Approximately 1,000 participants from across the Maritimes laced up their shoes Sunday for the Run for Women in Moncton.

Instead of being about who’s first at the finish line, though, this run was about raising awareness and funds to support mental health.


In all, $65,000 was raised for the Beausejour Family Crisis Resource Centre in Shediac, N.B.

“The crisis centre provides immediate short- and long-term counselling in crisis intervention to people who experience emotional difficulties and mental health issues all across southeast New Brunswick,” said Kristal LeBlanc, the centre’s executive director.

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With a goal of getting some physical activity and raising mental health awareness, the run hit home for some of those taking part, with participants sharing some of their personal stories.

“I, myself, have a history of dealing with mental health,” remarked Gwenda Sibley, who came from Cole Harbour, Nova Scotia.

“I’ve been on anti-depressants since I was about 23, and work in the mental health industry in the pharmacy, and we’re just here to help out wherever we can.”

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Harley Rose, another person who laced up their shoes for the cause, is optimistic the atmosphere and awareness raised will help for years to come.

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“I suffer from borderline personality disorder (BPD) and it’s been a tough journey,” Rose said. “[I received] my diagnosis about a year ago, so I’m just trying to come to terms with it and seeing this makes me hopeful for future generations.”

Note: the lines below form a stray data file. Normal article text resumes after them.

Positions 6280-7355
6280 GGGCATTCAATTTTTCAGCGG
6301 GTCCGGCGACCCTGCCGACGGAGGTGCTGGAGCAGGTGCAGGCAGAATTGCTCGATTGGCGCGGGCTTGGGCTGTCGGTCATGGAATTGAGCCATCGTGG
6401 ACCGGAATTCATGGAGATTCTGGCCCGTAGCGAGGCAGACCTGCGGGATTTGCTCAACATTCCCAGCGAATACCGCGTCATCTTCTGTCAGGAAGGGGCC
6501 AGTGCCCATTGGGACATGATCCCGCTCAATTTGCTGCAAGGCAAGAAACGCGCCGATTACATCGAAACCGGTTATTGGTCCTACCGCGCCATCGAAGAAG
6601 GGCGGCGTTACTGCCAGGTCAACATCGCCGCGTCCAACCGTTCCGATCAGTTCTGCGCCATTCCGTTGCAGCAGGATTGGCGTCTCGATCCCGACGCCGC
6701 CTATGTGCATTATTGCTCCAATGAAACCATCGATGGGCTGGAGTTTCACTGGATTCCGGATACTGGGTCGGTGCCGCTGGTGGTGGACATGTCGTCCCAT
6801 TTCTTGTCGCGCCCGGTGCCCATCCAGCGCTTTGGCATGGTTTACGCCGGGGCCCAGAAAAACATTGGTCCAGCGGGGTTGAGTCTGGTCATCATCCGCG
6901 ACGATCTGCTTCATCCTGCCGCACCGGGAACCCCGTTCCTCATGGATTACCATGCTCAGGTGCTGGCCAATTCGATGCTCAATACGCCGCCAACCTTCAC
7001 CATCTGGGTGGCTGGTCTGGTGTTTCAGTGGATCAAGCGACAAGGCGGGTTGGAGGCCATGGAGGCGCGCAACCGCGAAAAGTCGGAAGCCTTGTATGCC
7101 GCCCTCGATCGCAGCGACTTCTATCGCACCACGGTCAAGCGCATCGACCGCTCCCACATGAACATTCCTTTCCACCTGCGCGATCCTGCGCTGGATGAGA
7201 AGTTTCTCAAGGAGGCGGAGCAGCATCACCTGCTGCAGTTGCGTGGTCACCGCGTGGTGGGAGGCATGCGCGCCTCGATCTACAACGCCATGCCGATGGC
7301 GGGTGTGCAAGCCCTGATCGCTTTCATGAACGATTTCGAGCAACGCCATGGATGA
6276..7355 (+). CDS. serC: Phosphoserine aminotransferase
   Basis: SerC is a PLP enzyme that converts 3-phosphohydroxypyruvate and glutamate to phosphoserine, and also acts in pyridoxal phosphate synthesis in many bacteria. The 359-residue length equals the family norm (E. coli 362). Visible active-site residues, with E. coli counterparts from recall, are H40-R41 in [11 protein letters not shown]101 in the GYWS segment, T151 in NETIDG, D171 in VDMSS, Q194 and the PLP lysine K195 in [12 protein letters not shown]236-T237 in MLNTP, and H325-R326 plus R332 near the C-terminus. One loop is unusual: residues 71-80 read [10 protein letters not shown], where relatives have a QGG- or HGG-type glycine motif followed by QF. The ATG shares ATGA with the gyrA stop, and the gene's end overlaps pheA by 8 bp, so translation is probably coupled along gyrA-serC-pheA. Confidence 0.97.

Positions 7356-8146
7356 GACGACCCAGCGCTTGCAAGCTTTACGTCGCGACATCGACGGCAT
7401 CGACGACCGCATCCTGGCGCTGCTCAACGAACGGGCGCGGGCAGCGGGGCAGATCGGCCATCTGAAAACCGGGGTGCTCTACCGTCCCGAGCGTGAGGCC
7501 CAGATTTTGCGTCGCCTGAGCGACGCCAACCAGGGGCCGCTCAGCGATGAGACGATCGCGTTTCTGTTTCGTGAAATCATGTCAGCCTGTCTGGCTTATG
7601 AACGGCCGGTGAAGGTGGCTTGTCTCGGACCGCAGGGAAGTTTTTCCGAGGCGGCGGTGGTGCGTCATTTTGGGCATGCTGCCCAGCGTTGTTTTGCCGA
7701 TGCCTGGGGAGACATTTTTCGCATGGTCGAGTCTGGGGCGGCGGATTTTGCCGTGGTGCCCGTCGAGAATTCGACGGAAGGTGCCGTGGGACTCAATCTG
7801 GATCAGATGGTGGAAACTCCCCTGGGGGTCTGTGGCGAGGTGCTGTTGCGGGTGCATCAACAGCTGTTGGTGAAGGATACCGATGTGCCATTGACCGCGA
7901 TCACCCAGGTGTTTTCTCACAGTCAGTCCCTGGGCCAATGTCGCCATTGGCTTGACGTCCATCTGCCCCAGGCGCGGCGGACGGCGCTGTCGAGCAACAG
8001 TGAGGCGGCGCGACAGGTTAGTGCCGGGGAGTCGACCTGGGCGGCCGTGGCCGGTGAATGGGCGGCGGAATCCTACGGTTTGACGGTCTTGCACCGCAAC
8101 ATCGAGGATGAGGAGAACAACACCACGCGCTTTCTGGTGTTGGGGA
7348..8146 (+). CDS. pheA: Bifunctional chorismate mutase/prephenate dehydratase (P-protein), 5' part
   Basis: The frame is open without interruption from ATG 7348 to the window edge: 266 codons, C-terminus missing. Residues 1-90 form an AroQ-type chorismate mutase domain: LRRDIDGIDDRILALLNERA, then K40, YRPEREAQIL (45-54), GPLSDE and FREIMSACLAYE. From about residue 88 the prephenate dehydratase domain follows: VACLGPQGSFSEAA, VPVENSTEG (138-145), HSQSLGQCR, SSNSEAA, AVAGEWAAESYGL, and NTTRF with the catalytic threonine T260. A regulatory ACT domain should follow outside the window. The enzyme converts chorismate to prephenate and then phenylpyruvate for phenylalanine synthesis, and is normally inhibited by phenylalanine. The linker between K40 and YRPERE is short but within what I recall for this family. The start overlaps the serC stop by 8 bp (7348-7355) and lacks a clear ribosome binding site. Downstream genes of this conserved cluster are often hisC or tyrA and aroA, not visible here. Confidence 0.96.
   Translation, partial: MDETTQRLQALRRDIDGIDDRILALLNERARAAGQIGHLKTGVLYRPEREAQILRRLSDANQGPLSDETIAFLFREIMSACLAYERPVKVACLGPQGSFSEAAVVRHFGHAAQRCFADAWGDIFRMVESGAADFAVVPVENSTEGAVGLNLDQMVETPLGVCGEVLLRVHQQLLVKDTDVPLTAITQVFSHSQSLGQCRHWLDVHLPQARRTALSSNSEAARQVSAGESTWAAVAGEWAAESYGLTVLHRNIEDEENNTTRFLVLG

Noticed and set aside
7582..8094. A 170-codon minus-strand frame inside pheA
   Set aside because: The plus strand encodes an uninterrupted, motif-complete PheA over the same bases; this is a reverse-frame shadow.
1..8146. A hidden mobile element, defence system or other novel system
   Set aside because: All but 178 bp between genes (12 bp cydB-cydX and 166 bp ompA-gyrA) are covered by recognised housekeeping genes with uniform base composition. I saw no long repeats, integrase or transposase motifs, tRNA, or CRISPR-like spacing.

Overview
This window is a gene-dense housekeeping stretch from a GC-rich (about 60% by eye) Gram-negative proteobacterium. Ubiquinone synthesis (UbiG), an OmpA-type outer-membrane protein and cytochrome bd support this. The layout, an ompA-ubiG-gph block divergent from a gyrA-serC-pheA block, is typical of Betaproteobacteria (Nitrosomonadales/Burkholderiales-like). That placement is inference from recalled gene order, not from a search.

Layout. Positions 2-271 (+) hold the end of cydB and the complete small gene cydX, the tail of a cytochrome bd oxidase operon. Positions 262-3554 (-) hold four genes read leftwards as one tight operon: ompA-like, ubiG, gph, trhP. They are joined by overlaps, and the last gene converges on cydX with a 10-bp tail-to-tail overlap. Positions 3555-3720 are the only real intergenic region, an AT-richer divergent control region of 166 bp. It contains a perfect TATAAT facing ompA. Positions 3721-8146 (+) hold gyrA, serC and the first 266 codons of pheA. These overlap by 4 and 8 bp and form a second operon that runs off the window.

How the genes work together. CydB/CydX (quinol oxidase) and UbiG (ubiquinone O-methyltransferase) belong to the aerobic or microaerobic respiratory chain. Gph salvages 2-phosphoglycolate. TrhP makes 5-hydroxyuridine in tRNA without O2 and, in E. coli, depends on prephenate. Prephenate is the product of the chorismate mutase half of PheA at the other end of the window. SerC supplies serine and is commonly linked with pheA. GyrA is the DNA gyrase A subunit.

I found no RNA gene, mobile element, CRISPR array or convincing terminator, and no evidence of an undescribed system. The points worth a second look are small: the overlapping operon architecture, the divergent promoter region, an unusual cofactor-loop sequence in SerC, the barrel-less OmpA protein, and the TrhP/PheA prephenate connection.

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The race featured an appearance from Tessa Virtue, known as one of ‘Canada’s sweethearts’ and an Olympic gold medalist in figure skating.

She offered runners some encouragement at the starting line, before speaking to reporters about why she was there.

“Talking to the people here running, and walking and participating today, it’s so inspiring and it’s necessary,” Virtue said. “Because the stats are really troubling.”

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Callum Smith / Global News

“A lot more needs to be done. We need to come to a point where just, like, everybody — well, hopefully everybody — has a family doctor, everybody should have someone that they can go talk to about their mental health,” says LeBlanc.

“We know that by 2020, it is the second leading cause of disability in the world.”

LeBlanc says physical activity can make a huge difference for someone suffering from mild-to-moderate depression, as well as anxiety.

© 2019 Global News, a division of Corus Entertainment Inc.

Run for Women raises $65,000 for Beausejour Family Crisis Resource Centre



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